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Farm Stand at Jeanes Hospital Offers Fresh, Locally Grown Food to Benefit the Jeanes Hospital Auxiliary

  • Artfully arranged in baskets with hand-lettered chalk signs, a seasonal variety of fresh produce ranging from berries and sweet cherry tomatoes to bunches of leafy greens, piles of string beans, and ears of fresh corn weigh down the tables of the farm stand every week at Jeanes Hospital.

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    In addition to the produce, the stand sells jars of homemade jams, raw honey, applesauce, and nut butters. A cooler full of fresh, cage-free eggs and goat cheese rounds out the stand’s weekly offerings at its location near Lot C between the Jeanes Hospital and Fox Chase Cancer Center campuses.

    Now in its fourth year, the farm stand, although small, boasts a wide variety of seasonal goods and is attracting a loyal following of both community members and employees of Jeanes and Fox Chase.

    “It keeps growing every year,” said Nancy Baumann, director of nutrition and hospitality at Jeanes and Fox Chase.

    Each week, more and more people from the community come to scoop up the fresh produce, with their reusable shopping bags in tow.

    “It’s been very positive. The community has really been growing,” said Elizabeth LeFever, who runs the stand. “People are always glad we’re back. Every week, we get new people from the community.”

    The stand is open every Thursday from 11 a.m. to 5 p.m. during May through November, and proceeds benefit the Jeanes Hospital Auxiliary, which also operates and manages the stand. On rainy days, the stand moves indoors into the Jeanes cafeteria.

    In the spring, plants and herbs are available for purchase, and come October, pumpkins will give the stand some festive fall flavor. The produce available for purchase also changes seasonally as the farm stand sells what local farmers grow.

    The Common Market, a North Philadelphia-based nonprofit that works with hospitals to help them procure local sustainable foods, serves as the distributor. The nonprofit cultivates relationships with local farmers so that vendors need only place an order and The Common Market takes care of the rest, said Jillian Dy, deputy director of The Common Market Mid-Atlantic.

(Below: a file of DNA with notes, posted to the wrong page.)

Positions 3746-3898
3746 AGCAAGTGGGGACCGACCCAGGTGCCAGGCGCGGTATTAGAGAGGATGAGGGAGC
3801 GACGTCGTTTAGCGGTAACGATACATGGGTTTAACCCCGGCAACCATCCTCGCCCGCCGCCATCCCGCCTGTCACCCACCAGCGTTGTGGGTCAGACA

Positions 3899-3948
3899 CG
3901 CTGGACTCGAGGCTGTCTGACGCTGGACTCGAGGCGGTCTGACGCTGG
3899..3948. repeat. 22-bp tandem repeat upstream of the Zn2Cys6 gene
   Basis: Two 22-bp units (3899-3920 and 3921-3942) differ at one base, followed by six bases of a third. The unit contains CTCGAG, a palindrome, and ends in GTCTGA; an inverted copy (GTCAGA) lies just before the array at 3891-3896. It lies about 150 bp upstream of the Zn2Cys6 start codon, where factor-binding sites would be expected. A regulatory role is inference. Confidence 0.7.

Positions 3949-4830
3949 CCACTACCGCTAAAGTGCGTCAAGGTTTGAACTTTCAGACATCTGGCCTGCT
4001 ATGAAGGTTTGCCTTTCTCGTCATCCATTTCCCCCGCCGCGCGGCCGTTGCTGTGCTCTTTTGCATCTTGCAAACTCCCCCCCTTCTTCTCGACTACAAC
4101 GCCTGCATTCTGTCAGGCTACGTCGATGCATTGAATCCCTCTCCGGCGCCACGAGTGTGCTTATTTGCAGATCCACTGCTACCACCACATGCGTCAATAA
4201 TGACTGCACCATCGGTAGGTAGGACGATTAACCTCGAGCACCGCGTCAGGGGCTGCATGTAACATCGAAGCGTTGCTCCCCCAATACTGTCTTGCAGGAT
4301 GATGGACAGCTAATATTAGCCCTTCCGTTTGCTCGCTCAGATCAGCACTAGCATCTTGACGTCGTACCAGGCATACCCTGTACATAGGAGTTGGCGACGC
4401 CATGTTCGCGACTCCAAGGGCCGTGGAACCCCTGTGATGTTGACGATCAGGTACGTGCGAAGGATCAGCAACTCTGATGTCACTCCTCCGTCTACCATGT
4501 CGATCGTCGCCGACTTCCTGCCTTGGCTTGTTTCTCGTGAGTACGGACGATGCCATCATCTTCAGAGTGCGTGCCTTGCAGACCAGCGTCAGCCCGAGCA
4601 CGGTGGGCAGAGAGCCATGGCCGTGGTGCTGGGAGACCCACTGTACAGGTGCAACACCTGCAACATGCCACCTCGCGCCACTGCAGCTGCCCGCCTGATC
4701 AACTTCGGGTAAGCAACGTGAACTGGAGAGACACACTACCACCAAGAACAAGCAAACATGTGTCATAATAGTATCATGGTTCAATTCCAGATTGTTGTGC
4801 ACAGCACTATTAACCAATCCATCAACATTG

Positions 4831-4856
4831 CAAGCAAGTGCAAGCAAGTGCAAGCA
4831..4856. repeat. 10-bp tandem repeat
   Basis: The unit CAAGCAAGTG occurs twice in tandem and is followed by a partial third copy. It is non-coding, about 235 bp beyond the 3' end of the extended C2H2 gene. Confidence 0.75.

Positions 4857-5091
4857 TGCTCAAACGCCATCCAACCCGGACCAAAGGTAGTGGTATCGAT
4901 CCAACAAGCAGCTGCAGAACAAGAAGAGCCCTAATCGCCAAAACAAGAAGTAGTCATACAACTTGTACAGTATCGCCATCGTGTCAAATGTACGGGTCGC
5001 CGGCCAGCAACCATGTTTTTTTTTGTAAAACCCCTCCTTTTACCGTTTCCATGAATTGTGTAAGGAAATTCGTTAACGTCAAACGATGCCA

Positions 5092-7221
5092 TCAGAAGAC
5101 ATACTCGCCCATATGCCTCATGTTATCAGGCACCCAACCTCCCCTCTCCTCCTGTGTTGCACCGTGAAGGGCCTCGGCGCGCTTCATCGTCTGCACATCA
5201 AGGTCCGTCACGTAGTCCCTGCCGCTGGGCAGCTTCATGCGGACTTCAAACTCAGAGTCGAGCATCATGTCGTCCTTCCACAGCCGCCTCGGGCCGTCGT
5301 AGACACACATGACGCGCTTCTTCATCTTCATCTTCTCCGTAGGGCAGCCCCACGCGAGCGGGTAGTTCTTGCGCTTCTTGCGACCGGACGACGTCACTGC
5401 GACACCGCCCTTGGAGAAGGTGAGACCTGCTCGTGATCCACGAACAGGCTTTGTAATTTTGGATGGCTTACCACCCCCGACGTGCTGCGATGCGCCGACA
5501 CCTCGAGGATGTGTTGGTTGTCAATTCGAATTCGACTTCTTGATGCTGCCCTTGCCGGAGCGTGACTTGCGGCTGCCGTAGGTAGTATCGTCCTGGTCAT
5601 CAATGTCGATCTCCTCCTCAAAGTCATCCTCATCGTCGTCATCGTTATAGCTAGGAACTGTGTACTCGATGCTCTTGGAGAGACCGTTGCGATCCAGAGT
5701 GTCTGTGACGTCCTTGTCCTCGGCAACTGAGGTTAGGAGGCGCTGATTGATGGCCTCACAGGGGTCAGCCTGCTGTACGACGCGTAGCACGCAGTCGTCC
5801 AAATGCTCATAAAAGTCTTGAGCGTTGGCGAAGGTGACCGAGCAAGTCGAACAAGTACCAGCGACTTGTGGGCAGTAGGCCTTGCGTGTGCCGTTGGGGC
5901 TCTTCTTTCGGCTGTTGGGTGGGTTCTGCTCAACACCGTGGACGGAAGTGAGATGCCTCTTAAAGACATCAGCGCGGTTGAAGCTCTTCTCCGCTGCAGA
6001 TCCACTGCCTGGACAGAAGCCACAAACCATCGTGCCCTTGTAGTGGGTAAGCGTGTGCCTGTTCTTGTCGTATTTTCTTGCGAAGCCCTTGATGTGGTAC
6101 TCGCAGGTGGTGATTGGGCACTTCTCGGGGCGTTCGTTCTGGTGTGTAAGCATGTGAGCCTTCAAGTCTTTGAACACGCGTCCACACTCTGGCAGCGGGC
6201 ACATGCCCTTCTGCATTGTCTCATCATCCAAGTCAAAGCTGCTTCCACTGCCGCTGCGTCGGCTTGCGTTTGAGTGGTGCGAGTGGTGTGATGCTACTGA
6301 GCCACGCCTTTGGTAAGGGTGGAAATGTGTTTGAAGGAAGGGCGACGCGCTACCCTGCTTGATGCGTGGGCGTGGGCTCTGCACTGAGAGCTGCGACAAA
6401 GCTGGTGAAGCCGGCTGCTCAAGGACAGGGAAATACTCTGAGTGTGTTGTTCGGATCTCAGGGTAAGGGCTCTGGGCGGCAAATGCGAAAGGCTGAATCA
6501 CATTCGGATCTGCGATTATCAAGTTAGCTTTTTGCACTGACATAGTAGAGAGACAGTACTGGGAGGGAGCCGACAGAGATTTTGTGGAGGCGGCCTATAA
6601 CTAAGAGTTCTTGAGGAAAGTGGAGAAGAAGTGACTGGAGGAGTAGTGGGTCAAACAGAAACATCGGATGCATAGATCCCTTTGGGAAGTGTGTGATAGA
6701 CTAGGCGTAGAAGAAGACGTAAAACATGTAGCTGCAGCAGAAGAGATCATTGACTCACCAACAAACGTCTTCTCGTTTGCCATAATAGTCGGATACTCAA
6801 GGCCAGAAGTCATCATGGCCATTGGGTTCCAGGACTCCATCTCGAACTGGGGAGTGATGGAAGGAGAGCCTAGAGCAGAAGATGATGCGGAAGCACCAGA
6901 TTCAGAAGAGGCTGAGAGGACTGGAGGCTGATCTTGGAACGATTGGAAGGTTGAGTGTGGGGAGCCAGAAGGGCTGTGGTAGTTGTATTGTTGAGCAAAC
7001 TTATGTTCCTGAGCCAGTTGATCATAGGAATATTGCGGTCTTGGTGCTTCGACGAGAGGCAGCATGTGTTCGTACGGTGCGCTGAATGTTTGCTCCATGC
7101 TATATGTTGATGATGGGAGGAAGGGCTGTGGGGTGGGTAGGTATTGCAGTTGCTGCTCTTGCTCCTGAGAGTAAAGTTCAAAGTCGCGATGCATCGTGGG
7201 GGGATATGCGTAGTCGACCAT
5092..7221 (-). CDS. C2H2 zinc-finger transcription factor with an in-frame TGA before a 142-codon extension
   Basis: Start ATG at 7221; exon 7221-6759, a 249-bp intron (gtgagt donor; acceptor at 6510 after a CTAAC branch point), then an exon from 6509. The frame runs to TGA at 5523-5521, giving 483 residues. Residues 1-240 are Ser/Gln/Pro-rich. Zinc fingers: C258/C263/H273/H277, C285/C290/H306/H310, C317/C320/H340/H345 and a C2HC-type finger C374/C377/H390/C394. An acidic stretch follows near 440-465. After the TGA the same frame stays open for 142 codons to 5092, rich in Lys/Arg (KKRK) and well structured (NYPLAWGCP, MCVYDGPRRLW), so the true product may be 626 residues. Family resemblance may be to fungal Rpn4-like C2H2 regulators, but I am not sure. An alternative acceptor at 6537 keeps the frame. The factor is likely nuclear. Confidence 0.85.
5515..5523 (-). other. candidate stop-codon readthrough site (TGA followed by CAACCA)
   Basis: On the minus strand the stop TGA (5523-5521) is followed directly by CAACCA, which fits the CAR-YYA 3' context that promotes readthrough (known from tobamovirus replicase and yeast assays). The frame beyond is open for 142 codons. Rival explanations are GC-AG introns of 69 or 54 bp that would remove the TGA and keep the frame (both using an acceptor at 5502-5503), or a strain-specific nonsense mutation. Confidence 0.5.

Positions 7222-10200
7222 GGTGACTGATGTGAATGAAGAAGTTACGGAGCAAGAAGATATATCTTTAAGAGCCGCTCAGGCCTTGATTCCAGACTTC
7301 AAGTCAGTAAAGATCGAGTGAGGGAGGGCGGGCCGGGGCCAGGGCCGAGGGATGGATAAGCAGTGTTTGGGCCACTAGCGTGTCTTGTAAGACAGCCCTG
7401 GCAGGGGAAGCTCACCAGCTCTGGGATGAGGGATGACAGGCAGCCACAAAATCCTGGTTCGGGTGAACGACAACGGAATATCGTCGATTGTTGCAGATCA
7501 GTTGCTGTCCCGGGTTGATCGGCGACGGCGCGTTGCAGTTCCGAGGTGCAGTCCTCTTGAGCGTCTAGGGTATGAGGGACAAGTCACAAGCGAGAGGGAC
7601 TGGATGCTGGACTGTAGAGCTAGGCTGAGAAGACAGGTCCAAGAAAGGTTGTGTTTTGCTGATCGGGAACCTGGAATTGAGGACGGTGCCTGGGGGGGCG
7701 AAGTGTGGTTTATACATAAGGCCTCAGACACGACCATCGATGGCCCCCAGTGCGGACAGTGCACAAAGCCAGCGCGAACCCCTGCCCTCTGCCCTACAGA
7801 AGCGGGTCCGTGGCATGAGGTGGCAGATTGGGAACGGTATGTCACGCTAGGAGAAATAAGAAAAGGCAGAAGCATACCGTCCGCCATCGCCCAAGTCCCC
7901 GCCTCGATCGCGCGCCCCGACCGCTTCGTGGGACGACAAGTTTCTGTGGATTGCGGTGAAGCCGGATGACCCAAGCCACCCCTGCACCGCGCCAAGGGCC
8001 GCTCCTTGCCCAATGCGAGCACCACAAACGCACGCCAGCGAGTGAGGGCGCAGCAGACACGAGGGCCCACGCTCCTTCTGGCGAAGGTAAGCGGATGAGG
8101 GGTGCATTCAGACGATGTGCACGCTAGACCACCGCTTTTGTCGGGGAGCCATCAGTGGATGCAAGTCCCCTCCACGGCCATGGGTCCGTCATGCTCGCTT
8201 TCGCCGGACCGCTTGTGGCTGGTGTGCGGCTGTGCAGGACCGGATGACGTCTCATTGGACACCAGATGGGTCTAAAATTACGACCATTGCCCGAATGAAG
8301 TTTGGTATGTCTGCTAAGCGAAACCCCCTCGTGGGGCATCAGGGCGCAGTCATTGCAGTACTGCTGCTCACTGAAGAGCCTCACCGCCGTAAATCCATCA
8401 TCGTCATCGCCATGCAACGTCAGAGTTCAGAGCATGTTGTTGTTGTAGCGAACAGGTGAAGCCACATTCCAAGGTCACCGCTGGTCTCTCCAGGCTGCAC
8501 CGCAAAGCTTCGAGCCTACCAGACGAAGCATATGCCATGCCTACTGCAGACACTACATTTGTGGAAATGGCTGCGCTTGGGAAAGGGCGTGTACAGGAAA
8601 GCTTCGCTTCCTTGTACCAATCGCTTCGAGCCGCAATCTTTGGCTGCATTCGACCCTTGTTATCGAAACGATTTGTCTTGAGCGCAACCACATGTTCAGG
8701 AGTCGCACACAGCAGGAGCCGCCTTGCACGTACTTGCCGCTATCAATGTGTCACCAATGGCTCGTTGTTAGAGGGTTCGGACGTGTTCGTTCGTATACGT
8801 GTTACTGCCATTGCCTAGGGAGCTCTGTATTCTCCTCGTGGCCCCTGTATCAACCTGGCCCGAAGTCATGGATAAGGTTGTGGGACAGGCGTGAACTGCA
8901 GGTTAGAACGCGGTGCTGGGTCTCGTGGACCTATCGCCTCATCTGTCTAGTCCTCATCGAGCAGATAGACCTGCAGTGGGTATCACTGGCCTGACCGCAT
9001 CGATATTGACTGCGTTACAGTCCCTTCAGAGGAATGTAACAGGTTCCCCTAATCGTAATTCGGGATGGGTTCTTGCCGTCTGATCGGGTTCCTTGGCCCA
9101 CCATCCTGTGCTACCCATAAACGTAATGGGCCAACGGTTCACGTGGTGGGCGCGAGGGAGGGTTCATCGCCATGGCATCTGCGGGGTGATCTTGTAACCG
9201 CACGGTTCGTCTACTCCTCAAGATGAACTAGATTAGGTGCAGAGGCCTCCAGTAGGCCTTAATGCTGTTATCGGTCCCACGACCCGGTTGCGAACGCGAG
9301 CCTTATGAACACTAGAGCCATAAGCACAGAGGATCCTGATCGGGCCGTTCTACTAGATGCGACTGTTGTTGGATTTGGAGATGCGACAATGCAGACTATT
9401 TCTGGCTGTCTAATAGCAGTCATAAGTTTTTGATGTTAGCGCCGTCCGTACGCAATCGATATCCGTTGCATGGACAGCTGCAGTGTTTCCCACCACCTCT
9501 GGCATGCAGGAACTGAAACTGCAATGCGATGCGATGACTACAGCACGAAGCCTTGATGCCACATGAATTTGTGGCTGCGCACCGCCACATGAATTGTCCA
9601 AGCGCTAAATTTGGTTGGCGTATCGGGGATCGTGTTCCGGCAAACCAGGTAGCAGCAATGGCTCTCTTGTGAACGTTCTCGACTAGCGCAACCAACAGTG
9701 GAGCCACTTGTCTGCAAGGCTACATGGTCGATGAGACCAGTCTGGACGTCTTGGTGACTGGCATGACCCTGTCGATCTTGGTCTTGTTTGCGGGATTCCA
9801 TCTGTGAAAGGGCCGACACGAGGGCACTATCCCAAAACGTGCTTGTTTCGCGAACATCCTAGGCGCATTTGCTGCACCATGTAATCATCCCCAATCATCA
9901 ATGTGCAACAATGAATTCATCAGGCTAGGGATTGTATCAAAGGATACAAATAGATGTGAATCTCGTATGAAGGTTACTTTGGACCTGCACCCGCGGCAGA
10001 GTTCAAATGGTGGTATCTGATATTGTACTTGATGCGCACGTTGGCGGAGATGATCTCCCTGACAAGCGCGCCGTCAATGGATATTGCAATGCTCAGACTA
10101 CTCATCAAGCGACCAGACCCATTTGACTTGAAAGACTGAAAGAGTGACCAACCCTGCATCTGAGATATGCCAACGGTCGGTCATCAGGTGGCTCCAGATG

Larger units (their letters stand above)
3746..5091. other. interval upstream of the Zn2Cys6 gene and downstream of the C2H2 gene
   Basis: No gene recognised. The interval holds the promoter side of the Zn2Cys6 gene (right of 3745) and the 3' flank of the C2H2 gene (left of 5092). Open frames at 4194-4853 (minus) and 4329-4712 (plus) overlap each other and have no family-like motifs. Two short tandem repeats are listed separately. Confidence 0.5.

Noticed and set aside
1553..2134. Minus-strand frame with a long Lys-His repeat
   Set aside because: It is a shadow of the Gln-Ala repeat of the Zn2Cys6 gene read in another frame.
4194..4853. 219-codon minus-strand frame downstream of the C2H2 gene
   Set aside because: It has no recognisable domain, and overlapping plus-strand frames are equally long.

“We are that middle step between the farm and the hospital,” said Dy.

    Many of the farms with which The Common Market works are organic, and all use sustainable methods and treat workers fairly. At the Jeanes farm stand, once LeFever places and confirms an order, The Common Market picks up the produce from local farmers and delivers it to the farm stand on campus.

    As part of maintaining the sustainable mission, any food that does not get sold at the farm stand is incorporated into the recipes in the Jeanes cafeteria, either in the salad bar or hot food items.

    “Nothing ever gets thrown out,” said Baumann.

    The farm stand was started after the trend of eating locally sourced food began to gain steam. Jeanes is part of the Good Food Healthy Hospitals initiative, which asks hospitals to take the lead in offering healthier food options in cafeterias and employee meals. The stand, with healthy, fresh, locally grown food, fits right in.

    “We need to represent what good food should be about. What better way to do that than working with local farmers?” said Baumann. “It’s been a good thing.”